What Congress is doing to prevent a potential rail workers strike

Railroad companies have cut staff to increase profits over the last decade, according to Rep. Andy Levin.

two parallel railroad tracks in a wooded area
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The U.S. House of Representatives has passed two resolutions in an effort to head off a potential labor stoppage next week. While the Senate will need to approve one of the bills by a 60-vote supermajority to prevent the stoppage, the decision by the House is significant — it is the first time in roughly 30 years Congress has intervened in a railroad labor dispute.

What will Congress ultimately decide to do? Will a railroad strike occur?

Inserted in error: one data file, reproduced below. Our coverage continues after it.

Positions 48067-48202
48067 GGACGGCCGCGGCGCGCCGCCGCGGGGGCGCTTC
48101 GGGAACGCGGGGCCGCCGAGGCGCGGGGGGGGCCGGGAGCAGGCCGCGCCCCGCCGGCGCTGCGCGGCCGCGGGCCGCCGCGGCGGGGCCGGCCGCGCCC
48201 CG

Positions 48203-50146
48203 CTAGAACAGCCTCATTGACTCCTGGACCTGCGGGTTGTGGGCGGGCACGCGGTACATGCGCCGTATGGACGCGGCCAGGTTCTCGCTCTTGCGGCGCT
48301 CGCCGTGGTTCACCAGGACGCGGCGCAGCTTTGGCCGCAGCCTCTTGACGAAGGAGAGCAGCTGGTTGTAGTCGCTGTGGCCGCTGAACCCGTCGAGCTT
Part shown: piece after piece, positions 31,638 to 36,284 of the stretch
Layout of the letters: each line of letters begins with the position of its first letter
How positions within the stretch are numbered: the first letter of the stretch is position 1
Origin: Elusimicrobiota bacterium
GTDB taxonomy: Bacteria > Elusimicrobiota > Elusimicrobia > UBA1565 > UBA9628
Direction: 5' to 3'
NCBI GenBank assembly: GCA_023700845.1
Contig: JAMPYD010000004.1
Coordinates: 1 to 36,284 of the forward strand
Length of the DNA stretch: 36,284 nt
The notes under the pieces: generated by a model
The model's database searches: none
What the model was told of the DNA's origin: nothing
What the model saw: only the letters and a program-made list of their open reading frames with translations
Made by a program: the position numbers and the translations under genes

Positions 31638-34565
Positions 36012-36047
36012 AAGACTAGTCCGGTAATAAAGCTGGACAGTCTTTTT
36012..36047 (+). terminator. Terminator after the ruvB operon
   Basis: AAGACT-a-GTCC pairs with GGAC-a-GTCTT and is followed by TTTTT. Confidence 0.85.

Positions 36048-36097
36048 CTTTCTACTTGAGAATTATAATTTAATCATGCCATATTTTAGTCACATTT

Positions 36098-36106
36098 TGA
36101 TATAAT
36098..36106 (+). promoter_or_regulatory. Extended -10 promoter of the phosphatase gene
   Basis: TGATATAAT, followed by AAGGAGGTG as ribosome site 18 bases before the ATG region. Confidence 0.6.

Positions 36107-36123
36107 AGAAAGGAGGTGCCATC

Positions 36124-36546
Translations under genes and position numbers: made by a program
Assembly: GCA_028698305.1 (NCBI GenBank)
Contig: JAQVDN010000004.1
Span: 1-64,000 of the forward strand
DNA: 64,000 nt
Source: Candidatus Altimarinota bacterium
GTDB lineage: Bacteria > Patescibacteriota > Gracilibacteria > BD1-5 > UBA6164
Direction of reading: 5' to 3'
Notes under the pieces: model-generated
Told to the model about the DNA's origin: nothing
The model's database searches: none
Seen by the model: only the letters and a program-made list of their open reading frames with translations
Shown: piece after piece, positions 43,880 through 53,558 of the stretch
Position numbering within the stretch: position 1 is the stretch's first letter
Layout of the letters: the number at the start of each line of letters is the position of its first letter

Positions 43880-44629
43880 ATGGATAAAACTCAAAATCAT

“The railroads have cut thousands of workers in the last decade. They’ve come under enormous pressure from some shareholders to cut labor costs and as a result they’ve really held the line on not allowing paid sick leave for short-term absences.” — David Shepardson, reporter


Listen: Why railroad workers may strike.

 


Guests  

David Shepardson is a correspondent with Thomson Reuters who covers transportation. He says railroad workers may strike to get paid sick leave.

“The railroads have cut thousands of workers in the last decade. They’ve come under enormous pressure from some shareholders to cut labor costs and as a result they’ve really held the line on not allowing paid sick leave for short-term absences, and that really is at the heart of the dispute,” says Shepardson. 

Congressman Andy Levin is a Democrat from 9th Congressional District. He says he worked to incorporate sick time into one of the two railroad legislative bills.

“Basically, I spent all of Tuesday on the phone pushing to get some basic justice for these workers,” says Levin, “To get some modicum of sick time incorporated into this deal.”

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